In Washington Monday, the focus was on the well-being of Black girls and the advancement of their education.
More than 150 attendees from African American women’s civic organizations, high schools and colleges attended the African American Women Civic Leaders Education Policy Briefing convened by the White House Initiative on Education Excellence for African Americans.
In partnership with many local jurisdictions, the Initiative has worked to uplift the promise of African American students nationwide and to lead critical conversations about how local districts, schools and communities can advance an education agenda that supports Black students. This work has often partnered to advance the work of My Brother’s Keeper and has thereby focused primarily on the educational outcomes of young men and boys of color.
But not until now has any federal agency centered the educational needs of Black women and girls.
Khalilah Harris, Deputy Director of the initiative, told EBONY Monday’s convening was the first time in U.S. history that Black women have convened other Black women and girls to discuss an educational agenda that centers on Black women and girls.
“Nothing like this has ever happened before,” Harris said. “We want to focus on women and girls and make sure our voices are heard and that we can support each other, particularly the high school and campus leaders who are working to create safe campuses.”
In a statement issued by the White House on the Every Child Succeeds Act (ESSA), President Obama emphasized his belief that “every student deserves a world-class education” and that “we need a great teacher in every classroom.” Obama recently signed ESSA into law, continuing the federal effort to bring equity and excellence to education by increasing access to early childhood education by establishing new resources to measure progress in student outcomes, and by increasing the rigor of accountability measures such that they are responsive to the needs of students from all socioeconomic conditions.
Under this reauthorization of the Early and Secondary Education Act (ESEA), the measure of our successes will now be drawn from data that can be disaggregated by race and gender (rather than just by race or gender), which is a step toward accessing more information by which to understand just how Black girls are situated among their peers and how they may be uniquely experiencing conditions that impact their learning.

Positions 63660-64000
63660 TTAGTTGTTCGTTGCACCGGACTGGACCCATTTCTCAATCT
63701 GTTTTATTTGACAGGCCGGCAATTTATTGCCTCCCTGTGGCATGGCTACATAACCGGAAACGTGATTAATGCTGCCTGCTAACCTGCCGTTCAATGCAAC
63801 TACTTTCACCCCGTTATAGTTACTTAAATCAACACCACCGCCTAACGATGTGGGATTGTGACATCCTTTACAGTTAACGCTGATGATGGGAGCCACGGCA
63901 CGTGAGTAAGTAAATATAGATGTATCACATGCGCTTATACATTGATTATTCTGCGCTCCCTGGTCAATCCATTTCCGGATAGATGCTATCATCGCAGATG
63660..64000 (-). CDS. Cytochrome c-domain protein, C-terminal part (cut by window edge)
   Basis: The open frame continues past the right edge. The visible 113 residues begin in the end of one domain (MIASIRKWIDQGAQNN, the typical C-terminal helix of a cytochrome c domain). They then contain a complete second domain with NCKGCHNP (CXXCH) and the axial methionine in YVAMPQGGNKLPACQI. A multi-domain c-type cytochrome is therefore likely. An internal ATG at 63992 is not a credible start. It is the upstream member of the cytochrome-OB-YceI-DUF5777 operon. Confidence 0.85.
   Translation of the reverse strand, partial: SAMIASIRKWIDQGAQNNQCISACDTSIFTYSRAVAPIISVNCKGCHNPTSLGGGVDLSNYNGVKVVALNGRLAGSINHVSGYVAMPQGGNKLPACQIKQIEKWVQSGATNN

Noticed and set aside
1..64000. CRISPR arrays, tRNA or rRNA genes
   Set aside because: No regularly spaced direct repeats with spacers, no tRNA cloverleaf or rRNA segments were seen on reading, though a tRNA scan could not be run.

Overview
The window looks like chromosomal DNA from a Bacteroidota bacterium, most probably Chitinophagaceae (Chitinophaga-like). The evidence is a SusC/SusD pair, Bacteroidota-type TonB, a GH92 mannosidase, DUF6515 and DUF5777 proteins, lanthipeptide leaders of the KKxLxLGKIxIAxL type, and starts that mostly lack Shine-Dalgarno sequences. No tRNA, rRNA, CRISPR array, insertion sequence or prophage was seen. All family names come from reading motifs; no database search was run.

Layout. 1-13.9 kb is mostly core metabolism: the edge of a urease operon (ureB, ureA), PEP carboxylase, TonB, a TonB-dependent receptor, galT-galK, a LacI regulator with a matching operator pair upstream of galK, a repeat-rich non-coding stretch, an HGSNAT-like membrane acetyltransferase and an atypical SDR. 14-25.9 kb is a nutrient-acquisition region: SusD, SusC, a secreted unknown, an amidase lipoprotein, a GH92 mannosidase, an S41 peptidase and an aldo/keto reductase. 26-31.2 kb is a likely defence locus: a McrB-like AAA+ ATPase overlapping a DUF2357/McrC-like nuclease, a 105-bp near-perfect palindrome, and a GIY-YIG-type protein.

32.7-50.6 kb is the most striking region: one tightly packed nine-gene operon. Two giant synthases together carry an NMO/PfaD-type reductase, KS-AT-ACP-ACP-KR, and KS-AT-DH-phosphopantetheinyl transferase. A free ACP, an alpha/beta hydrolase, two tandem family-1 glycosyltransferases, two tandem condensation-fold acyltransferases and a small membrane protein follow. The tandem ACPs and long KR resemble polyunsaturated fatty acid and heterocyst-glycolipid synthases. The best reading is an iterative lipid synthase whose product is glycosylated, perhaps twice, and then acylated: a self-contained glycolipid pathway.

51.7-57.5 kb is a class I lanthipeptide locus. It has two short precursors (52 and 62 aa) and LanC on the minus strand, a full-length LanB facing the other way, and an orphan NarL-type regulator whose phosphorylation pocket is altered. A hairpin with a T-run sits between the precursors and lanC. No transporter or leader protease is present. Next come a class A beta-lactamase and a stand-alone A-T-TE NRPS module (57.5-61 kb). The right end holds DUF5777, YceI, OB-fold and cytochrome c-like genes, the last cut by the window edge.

From interrupting school to confinement pathways (including, but not limited to high stakes testing, school discipline, and chronic absenteeism) to preventing campus-based sexual assault, African American female students are in need of a remedy to the negative effects of society’s mischaracterizations of Black femininity, particularly in schools.
If the comments from Monday’s meeting at the Department of Education are any indication, young women feel erased by much of the national discourses on the conditions in schools impacting youth of color, and they are still experiencing gaps in mentorship, advocacy, and other educational investments. These gaps warrant a response of our entire community, but notably, from the powerful network of educated Black women, many of who occupy important decision-making positions in our communities and institutions; and many of whom are already engaged in activities to promote the wellbeing of African American girls on a smaller scale.
Black Greek-letter organizations, as well as other African American, membership-based civic organizations such as The Links, Jack and Jill, and the National Council on Negro Women, among others, have advocated, volunteered, tutored and mentored young women into successful life outcomes for decades—and in some cases, for more than a century. These are women who know how to make room at a table, how to reset the table so that it responds to the needs of our communities, and how to hold space at the table for other young women who’s voices should be there.
The problem is that much of this work is happening in local communities in ways that are not connected to a collective educational agenda, particularly one that increases the affordability of school for young Black women and that prevents school pushout and underperformance among Black girls at a national scale.
“This work is already happening in silos,” Harris told EBONY. “Imagine if all these women came together for our young women and girls.”
Indeed, imagine what could happen if our African American civic organizations came together to advance a coordinated service agenda in support of the educational outcomes of Black young women and girls. Black women vigilantly hold spaces in our nation that uphold and advance the virtue of democracy and justice. What might be possible if these efforts were to center on educational justice for Black women and girls? How could our civic organizations work together to uplift every girl in our communities? How could our organizations and their members better respond to the educational needs of girls who look like them, who come from the communities they did, and who are asking for their mentorship?
These questions are not rhetorical. In partnership with #AfAmWomenLead, they are our call to action.
Monique W. Morris, Ed.D. is the Co-Founder of the National Black Women’s Justice Institute and author of Pushout: The Criminalization of Black Girls in Schools (The New Press, 2016).
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